Short conversations with poets: Deborah Landau

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By Webdesk


To say that Deborah Landau is a poet of the body risks obscuring the fact that she is a poet of the urban body, the urbane, the human being who lives in the twenty-first century city. Hers is New York. “Soon we were captivated, engaged, on our way to / Kleinfeld’s, it was difficult to find a dress, to subdue, …” But it’s not the paleness of a wedding dress that lingers here, but the whiteness of bones. Landau’s latest book, Skeletons, is composed of nameless acrostics (skeletons spelled on the page as ladders of bone) interrupted every now and then by poems called “Flesh,” which begin with lines such as “To fear every edge, falling off . / Walking at night. Walking under the scaffolding…” Bone and flesh, the inner structure and the outer matter – and so it is a book about death (an “incessant / klepto”), and sex (“red life animal press”), and survival of form. And it’s a book of poems that usually start with the letter “S” – has that ever been done? It provides a powerful and compelling mix of repetition – the creation of an expectation – and variation, a jumping, buzzing, often frightening weather generated as each poem unfolds. The book begins:

So which is the opposite of a Buddhist, that’s me.
Kind-hearted, yes, but knee-deep in existential gloom,
except when the fog smokes the bridges so…
like, instead of being scared, we could pick ourselves up,
uh, maybe get kissed again? Living in bones I go straight
through life, a sublime abundance – cherries, dog breath, then the sun
(ouch) and we’re all extinct. Darling, what’s in store for us tonight,
nostalgia? childhood homes? forgetfulness? How we hate going—

There it breaks off, as if the acrostic shape intersects the transmission. There’s little nostalgia – or pity – in this collection, and childhood homes aren’t readily apparent. And it is this wrestling with the darkness and the beauty – ‘the fog so smokes the bridges’, beautiful writing – this back and forth that weaves and forms the strife in these poems. One of the last stretches in the book, called “Estasies” – after all those skeletons – contains a devastating and lyrical truth: “Like most people,” it begins, “I am sad at the source.” How do we live then? “The very best time for the body is in a lighted doorway, / After a blizzard, in the bathtub with a dog.” And these lines, almost miraculously, find a moment’s rest, the form of the poem itself like a little plank to keep out the storm for a while:

Look, these bones were made for us
and the room is mild, and the catastrophe
although closer still is not.

– – –

JESSE NATHAN: I’m curious how the acrostics came about. Can you describe how the shape came about for you? When we spoke on the phone, you mentioned that this writing stemmed from the early months of the pandemic. It’s kind of a side question, but I also wonder: does writing, in your experience, take away a little bit of the panic of death?

DEBORA LANDAU: I’ve never really written in shape. My books tend towards linked lyrical sequences of what you recently called “traditional” free verse. As for the emergence of Skeletons– it was March 2020, everyone was locked up in Brooklyn. My desk is in the middle of my apartment in the living room, so there was no privacy or loneliness – kids, husband, dog all share the same space 24-7. It felt impossible to write anything. The days were sad, surreal – ambulances whizzed by as the trees bloomed unconsciously.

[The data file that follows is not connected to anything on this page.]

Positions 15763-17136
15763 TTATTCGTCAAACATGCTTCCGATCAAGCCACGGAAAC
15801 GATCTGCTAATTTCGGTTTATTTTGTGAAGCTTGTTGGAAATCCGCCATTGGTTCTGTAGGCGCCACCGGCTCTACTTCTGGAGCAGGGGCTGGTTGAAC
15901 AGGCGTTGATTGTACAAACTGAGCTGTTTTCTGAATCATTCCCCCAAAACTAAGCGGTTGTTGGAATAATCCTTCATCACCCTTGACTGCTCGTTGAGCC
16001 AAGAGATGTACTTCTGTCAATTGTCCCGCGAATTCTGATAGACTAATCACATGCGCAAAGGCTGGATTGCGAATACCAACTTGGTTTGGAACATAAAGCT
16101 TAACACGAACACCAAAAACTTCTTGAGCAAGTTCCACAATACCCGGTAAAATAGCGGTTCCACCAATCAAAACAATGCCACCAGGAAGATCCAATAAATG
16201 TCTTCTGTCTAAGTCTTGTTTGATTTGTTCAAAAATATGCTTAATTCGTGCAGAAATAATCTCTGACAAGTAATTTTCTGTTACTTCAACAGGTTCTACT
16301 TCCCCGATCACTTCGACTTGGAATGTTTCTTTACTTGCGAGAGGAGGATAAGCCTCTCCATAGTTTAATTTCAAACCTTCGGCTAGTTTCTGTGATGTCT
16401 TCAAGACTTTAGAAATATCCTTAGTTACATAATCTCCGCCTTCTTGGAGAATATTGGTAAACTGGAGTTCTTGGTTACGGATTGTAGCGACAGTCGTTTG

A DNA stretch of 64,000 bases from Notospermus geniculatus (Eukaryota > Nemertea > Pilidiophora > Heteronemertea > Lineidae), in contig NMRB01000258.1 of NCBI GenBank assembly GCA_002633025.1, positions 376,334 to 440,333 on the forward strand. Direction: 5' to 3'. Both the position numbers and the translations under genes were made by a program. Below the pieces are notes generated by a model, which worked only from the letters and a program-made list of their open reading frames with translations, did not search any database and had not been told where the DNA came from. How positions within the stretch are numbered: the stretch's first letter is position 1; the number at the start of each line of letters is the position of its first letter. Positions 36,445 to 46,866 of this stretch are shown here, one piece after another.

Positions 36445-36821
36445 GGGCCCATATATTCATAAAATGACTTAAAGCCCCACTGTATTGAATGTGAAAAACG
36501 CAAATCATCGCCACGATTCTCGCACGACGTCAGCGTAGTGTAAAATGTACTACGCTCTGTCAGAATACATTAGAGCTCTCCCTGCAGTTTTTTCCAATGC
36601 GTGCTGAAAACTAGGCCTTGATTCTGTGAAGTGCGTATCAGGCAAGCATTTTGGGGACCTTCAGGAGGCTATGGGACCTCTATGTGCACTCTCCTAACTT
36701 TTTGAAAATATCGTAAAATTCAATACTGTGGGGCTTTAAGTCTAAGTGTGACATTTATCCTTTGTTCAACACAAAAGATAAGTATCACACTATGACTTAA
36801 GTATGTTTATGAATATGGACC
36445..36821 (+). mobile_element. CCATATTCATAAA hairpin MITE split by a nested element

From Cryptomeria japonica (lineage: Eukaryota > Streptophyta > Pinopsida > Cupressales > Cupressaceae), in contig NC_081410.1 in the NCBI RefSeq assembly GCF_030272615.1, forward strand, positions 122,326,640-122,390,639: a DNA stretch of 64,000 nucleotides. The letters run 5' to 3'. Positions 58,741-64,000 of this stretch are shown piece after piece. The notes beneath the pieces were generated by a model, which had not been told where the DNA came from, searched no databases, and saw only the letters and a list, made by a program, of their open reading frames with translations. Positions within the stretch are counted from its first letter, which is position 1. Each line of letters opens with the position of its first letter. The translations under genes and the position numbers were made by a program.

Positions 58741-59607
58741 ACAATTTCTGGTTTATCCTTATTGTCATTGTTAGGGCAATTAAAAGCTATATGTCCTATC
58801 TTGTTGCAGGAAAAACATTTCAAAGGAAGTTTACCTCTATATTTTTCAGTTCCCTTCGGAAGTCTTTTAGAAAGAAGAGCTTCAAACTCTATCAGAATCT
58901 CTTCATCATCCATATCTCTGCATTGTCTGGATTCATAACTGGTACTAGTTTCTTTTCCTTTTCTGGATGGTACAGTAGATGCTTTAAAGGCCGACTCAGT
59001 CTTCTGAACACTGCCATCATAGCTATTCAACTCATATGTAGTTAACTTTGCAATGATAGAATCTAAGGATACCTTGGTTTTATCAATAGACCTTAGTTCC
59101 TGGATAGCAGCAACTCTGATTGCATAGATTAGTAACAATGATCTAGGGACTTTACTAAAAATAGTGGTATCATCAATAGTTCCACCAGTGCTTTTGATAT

Hoping to fool myself into doing something, I tasked myself with trying to write acrostic poems of the word “SKELETON.” Acrostics had always seemed like a kind of joke, a flat puzzle, a poem for children. But the form turned out to be super generative – once you’ve lined up the vocabulary, you’re off, free to associatively write word-to-word in streams of feeling without conscious thought.

Writing these poems felt like playing; it was even fun at times. The “K” lines were the most challenging, pushing me into territory of keto flu, kabbala, klepto, Kleinfeld’s, and karmic—and the stretch felt generative, opening up avenues that otherwise wouldn’t have been accessible. Soon I had poems and then the beginning of a book. After the acrostics ended, I wrote the interstitial “Flesh” poems for counterpoint – some Eros to offset the Thanatos – and ended the book with a lift in the “Ecstasies.”

While the form was new to me, the associative process was not. I’ve always found it easier to write associatively in the heat of an experience, without wanting to ‘say’ or ‘mean’ something, instinctively, by ear. “You just get on your nerves,” as Frank O’Hara famously said. Attempting a plodding narrative poem about a specific experience or idea would be a surefire way to make a poem for me DOA. I really admire writers who have the control to do that, but I don’t.

Incidentally, while many of these poems are pandemic-adjacent – we were deep into it – very few are explicitly about the pandemic (who wants to read about it?); rather, they are about my perpetual obsessions with what is (I hope) more informal/talkative/voiced/playful than in previous work.

As for your question about the “panic of death,” nothing really seems to take that away, does it? – but maybe we can at least try to make something of that panic. To me, that’s the most satisfying thing about writing – there’s no catharsis, there’s no way out, but writing through experience offers something beyond just putting up with it, which (on good days) feels like a meaningful way to get through this life. to go.





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